I loved my time at Regent, but now that I am an alumnus I have moved my blog to my own server:
To my friends and family who have supported me with your time, money, and prayers on my expedition to Romania this summer: THANK YOU. From the bottom of my heart.
I forgot to bring the charger for my camera, unfortunately, but I'll try to supplement my report with a few photos I collected from others along the way.
On the way to Romania I had connection in Amsterdam for 6 hours. Naturally, I met up with Leslie—a dear friend who works at a church in the heart of the city. We had a nice lunch together and we visited the top of the a large library in Amsterdam from where we could see most of the city.
In Romania, I stayed for a day by myself in Bucharest and then I met up with Lucian, a young man who is a dear friend and an inspiration for me. The example of his life journey has been a key factor in understanding the Lord's calling for my life. Lucian traveled to Bucharest to try to get a tourist visa to the States to visit myself and some other friends. Unfortunately, the US embassy did not award him a visa due to his lack of strong ties to his country, but it nonetheless was a nice few days exploring the capitol city together, along with a mutual friend who met up with us.
After a few days we took a train back to the apartment where he stays in the north-eastern Romanian city Piatra Neamt. PN is a lovely city tucked in a small mountain range, a bit bigger than our local Appalachians. I was able to visit Luci's work, visit some friends and their families, see Irina, and bring greetings (as is the Romanian tradition) to Luci's church. I played in a soccer tournament outreach (which I brought back a trophy from), made tacos for all the people at the office where Luci works (they had never had Mexican food!), and took a cable car over the city and into the mountains (twice, actually). I spent a lot of time praying and cooking with Luci, being able to appreciate his responsibility at work, and discussing our understanding of God—all of which were encouraging for both of us. One day, Luci and I went with Irina and another friend to a state-run orphanage just outside the city. We played some games with the kids, sang some songs, and I was privileged to be the speaker. After asking each kid a little about themselves and what they want to do with their lives, I shared a short lesson on David and Goliath, emphasizing the idea that, although there will be trials no matter what their life goals, the Lord can give them the strength to overcome the mightiest of obstacles. Our group had great rapport with the kids, and I ask you to pray for Irina and the others as they minister there once a week.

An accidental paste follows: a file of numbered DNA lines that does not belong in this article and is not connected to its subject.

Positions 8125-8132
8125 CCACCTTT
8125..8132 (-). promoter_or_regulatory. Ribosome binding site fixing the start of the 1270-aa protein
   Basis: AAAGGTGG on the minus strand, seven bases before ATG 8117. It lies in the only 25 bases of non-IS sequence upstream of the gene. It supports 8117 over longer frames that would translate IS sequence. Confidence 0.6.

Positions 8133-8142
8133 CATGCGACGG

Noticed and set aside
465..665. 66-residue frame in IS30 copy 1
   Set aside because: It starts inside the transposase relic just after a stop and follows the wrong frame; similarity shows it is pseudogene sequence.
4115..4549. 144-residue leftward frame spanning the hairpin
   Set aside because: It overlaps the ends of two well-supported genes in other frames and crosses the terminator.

After the very nice visit with Luci and other friends, I headed up to Suceava to meet with the MWB for summer camp! I stayed in a hostel like I did in Bucharest (for those that don't know, a hostel is like a pension house with rooms full of bunk beds. It is much cheaper than renting a room at a hotel, and the lack of privacy doesn't bother me). I say that merely to mention that a) the hostel owner was Sarah Palin's tour guide in part of Romania, and b) since it was the 4th of July, I found it interesting that I ended up talking world politics with a young man from England and a young man from France who were also staying at the hostel. J. Thankfully, I didn't have to make any Declarations and we all got along quite nicely! Later in the trip I stayed in the same hostel and weeded the owner lady's garden in exchange for soup and sarmale—a trade I would make every day if I could.
Anyways, on the 5th I met up with the MWB team. I was impressed by the level of energy and organization on the part of the volunteers, who mostly came from the local Baptist church. We drove about 100km out to the camp situated not far from the medieval Voroneti monastery, nestled gently in the mountains. Somewhere around 115 kids came to the camp—ages ranging from 5 to about 23 (which made it especially interesting for the game director.) I was assigned to co-lead a group of older boys, which included my sponsorship kid, Costel!
Camp consisted of games, group devotions, camp meetings, hikes up the mountains, soccer, creating and performing skits, excellent traditional Romanian meals, a sweet zipline and rockwall, and endless kids' songs (which I now know by heart in Romanian.) J. Apart from normal group-leader responsibilities (serving meals, keeping order at camp meetings, etc), I spent a lot time getting to know all the kids, teaching them UNO and Mennonite Sword-fighting, and exchanging English and Romanian vocabulary. I even got to use the little bit of sign-language I learned when I was a kid with a deaf boy (although I could only use the alphabet, because Romanian sign-language is a different, of course). Later in the week a couple of Dutch volunteers came and we did an international night, during which I shared the seven pounds of American candy I had brought, some images of American national parks (for a guessing game), and the traditional American manly cheer/chant ("OOH OOH OOH") which I heard the rest of the camp whenever I did something in front of the group. J.
For Costel's birthday, I gave him his gifts, got to hear more of his life story, and we even got a little time to read together (I brought him the Chronicles of Narnia in Romanian). It was so important for me to be able to make this connection with him. I don't think either of us will forget this summer!